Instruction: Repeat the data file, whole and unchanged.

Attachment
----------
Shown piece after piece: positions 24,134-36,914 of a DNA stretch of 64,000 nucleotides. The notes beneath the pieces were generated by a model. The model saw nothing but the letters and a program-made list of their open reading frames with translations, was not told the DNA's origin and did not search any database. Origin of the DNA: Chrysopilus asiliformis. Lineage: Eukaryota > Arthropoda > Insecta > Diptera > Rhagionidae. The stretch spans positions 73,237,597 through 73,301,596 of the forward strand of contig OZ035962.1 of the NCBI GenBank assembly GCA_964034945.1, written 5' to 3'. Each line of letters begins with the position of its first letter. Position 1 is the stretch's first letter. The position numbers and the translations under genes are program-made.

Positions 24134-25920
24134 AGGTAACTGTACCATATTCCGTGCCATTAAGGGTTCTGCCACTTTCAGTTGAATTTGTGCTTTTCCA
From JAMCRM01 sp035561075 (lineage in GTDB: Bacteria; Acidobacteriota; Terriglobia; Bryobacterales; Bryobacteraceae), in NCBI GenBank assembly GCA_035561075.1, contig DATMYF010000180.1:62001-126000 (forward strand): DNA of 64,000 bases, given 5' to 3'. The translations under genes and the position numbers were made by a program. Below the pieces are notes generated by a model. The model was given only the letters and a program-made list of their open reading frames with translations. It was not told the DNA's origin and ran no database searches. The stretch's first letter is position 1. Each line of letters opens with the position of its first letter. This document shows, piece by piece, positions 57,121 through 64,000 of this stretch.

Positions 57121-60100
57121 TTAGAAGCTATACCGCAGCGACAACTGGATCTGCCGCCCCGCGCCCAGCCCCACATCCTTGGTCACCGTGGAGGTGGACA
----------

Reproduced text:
Shown piece after piece: positions 24,134-36,914 of a DNA stretch of 64,000 nucleotides. The notes beneath the pieces were generated by a model. The model saw nothing but the letters and a program-made list of their open reading frames with translations, was not told the DNA's origin and did not search any database. Origin of the DNA: Chrysopilus asiliformis. Lineage: Eukaryota > Arthropoda > Insecta > Diptera > Rhagionidae. The stretch spans positions 73,237,597 through 73,301,596 of the forward strand of contig OZ035962.1 of the NCBI GenBank assembly GCA_964034945.1, written 5' to 3'. Each line of letters begins with the position of its first letter. Position 1 is the stretch's first letter. The position numbers and the translations under genes are program-made.

Positions 24134-25920
24134 AGGTAACTGTACCATATTCCGTGCCATTAAGGGTTCTGCCACTTTCAGTTGAATTTGTGCTTTTCCA
From JAMCRM01 sp035561075 (lineage in GTDB: Bacteria; Acidobacteriota; Terriglobia; Bryobacterales; Bryobacteraceae), in NCBI GenBank assembly GCA_035561075.1, contig DATMYF010000180.1:62001-126000 (forward strand): DNA of 64,000 bases, given 5' to 3'. The translations under genes and the position numbers were made by a program. Below the pieces are notes generated by a model. The model was given only the letters and a program-made list of their open reading frames with translations. It was not told the DNA's origin and ran no database searches. The stretch's first letter is position 1. Each line of letters opens with the position of its first letter. This document shows, piece by piece, positions 57,121 through 64,000 of this stretch.

Positions 57121-60100
57121 TTAGAAGCTATACCGCAGCGACAACTGGATCTGCCGCCCCGCGCCCAGCCCCACATCCTTGGTCACCGTGGAGGTGGACA